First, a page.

Wednesday, 15 January 2014

The Anvil's Prayer, by James W Wood

Ward Wood Publishing, 2013, £8.99
Surprise in poetry, most readers would probably say, can only be a good thing. The surprise of new forms, of words used to create new sounds, new music, or the surprise of original and wholly distinctive subject matter.
There's another sort though, and that's the surprise achieved by all really good poetry, of making you feel that something's been said the only possible way it could be said. The surprise of an effect that's both emotional and intellectual, but that creeps up on you unannounced.
That's how James Wood's poetry works. His technical skill and ear for language are outstanding, but what repeatedly catches you off-guard in this memorable debut collection is the emotional heft that he asks them to carry.
I found that all the more impressive given that I'd seen the manuscript of the book well before publication, and have read and re-read the two chapbooks - The Theory of Everything (HappenStance, 2006) and Inextinguishable (Knucker Press, 2008) - that contribute to its contents.
(I should add, at this point, that another more surprise occurs to me, namely that it took this long for a publisher to offer a full collection).
The book is split into three sections, Hymn, Elegy, and Exaltation, but while that broadly deals with themes of praise, grief and mourning, and celebration, one of its strengths, I think, is that all those elements are present throughout.

Take the wonderful The Craws, from the middle section:

                                                     You were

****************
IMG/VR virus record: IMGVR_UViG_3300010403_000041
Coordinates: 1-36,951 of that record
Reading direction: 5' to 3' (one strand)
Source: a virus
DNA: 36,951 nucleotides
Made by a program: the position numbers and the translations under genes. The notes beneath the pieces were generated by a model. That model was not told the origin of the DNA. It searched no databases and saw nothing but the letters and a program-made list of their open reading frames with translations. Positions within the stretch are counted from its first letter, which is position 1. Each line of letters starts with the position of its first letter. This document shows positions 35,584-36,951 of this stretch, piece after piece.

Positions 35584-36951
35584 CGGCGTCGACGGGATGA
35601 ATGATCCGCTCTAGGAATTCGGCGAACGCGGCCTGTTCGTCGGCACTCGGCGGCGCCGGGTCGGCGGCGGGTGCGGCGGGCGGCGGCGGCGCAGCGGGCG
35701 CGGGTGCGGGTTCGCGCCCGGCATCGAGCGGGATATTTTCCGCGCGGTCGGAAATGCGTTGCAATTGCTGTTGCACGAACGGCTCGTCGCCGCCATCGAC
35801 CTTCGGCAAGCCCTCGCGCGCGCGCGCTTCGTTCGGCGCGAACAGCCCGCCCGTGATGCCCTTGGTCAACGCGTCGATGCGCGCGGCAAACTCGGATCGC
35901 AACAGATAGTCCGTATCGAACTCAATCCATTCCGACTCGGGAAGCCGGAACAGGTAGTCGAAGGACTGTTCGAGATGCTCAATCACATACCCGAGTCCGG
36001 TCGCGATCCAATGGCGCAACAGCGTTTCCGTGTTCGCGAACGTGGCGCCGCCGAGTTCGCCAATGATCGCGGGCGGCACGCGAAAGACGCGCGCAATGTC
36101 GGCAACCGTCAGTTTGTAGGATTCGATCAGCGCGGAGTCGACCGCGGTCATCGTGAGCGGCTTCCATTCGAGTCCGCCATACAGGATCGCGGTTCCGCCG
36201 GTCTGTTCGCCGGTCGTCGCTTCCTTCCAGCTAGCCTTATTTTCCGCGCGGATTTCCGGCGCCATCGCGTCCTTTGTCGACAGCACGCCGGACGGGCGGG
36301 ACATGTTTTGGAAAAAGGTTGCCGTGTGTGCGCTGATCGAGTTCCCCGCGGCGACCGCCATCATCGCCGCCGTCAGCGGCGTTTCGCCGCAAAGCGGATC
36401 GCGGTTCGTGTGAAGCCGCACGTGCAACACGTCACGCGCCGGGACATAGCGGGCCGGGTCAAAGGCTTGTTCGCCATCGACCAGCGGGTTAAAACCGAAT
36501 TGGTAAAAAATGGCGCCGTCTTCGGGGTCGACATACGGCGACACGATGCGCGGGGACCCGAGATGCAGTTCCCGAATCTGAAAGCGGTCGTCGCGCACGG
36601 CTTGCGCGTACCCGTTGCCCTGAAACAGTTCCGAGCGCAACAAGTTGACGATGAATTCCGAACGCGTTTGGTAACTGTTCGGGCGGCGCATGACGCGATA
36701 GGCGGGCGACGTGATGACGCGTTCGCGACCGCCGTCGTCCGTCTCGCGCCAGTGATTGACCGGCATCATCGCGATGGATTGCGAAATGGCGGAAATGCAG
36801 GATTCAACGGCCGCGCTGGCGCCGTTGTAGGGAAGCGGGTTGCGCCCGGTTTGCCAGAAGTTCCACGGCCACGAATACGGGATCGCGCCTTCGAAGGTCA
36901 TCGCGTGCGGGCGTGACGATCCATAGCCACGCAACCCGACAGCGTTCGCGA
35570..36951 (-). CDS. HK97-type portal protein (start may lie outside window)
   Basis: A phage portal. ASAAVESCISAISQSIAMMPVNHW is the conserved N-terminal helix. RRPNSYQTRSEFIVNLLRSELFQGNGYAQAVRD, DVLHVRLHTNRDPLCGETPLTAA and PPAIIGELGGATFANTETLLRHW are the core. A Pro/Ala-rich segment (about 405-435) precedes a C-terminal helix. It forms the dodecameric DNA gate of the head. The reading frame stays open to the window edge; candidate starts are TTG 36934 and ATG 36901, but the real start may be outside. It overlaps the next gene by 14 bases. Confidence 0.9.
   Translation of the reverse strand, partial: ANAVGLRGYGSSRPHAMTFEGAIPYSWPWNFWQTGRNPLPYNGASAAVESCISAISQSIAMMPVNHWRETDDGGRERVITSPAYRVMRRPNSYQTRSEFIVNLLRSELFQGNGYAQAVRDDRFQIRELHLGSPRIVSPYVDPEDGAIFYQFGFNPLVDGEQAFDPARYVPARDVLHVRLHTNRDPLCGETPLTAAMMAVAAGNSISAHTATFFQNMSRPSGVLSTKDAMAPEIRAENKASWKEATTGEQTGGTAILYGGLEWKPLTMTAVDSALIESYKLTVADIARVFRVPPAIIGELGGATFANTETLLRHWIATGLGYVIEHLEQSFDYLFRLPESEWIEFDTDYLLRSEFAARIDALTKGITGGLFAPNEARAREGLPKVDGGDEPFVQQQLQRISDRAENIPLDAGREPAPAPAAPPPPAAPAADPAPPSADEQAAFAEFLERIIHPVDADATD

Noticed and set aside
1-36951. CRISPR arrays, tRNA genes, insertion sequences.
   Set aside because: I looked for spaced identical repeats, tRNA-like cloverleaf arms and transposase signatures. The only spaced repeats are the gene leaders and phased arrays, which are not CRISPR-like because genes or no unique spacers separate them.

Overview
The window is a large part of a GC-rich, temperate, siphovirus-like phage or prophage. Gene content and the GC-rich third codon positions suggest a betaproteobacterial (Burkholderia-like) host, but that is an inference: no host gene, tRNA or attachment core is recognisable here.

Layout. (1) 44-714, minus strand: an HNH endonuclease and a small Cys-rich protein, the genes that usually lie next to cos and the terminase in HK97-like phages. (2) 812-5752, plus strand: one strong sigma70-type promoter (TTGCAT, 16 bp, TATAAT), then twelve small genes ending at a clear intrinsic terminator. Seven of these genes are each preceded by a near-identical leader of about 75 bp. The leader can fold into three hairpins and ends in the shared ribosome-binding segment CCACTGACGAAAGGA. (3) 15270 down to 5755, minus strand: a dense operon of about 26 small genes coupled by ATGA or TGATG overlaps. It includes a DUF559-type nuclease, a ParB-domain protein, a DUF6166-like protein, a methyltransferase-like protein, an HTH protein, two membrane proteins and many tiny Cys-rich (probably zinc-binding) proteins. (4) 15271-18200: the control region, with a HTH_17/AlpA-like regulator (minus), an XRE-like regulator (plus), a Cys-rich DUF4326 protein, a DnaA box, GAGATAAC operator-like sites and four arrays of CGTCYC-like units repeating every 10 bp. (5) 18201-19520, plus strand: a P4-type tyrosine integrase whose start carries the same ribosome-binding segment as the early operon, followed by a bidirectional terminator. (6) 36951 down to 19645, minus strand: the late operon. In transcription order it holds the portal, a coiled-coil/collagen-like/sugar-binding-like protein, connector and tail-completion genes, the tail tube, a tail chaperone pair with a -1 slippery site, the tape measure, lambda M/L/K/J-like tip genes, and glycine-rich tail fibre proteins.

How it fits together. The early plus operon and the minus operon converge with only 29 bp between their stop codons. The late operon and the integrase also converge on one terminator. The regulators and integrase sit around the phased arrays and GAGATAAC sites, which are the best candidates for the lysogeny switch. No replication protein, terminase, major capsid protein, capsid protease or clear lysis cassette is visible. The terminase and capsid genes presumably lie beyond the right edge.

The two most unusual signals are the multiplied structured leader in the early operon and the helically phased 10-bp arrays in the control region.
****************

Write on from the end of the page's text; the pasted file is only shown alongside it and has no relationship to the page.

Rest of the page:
no prizewinner, sportsman, or great thinker,

just a man like any other, and one
whose life asks us for little grieving.

It's bracingly clear-eyed and honest, and it manages to perfectly balance mourning with recollection of a life well-lived. There's no attempt by the poet to distance himself from difficult or uncomfortable subject matter - the understated precision of the language is trusted throughout to steer clear of the pitfall of sentimentality.
Catherine Wheel, dealing with a suicide, is another good example, asking its questions gracefully and without a hint of melodrama or straining for easy emotional effect.

                                           you were
a Catherine Wheel blazing brilliantly

in a ploughed field at midsummer, a spark
that might have cloaked us all in fire
if only we could have seen it.

We're talking about restraint, here (sometimes abetted by Wood's skilful use of the constraints of form), rather than the sort of buttoned-down politeness of which much mainstream British poetry is often accused. When Wood wants to, he can really put the spurs to the language and positively gallop across the page. A poem like The Theory Of Everything is exhilarating for the way it pulls together a whirlwind of diverse ideas and images to celebrate the sheer variousness of the world (no, the universe), while there's a similar joy in both language and life itself to be found in Fantaisie De Fruits and Buccaneers.
Wood's control of pacing is evident not just in individual poems, but in the structure of the collection, closing with the superb An Fraoch Mor and Departures, both perfectly controlled in their reflectiveness after some more free-ranging excursions just before. The latter is again clear-eyed, refusing to look for excuses or distractions, closing with "So set sail for life, / keep steel in your eyes. Hold hard to your course / and let the storm clouds rise."
The love poems are highlights too, and I'll close by pointing out one further surprise that involves them. I suspect many poets would have kept the opening piece here, The Same Page, towards the end of the book, a sort of pay-off after the difficult journeys that have gone before, what with its potential for a happy ending of sorts. Here, though, it's an interrogation of both the nature of love and of poetry, and the hold it takes on you isn't released until the end of this very fine book.

No comments: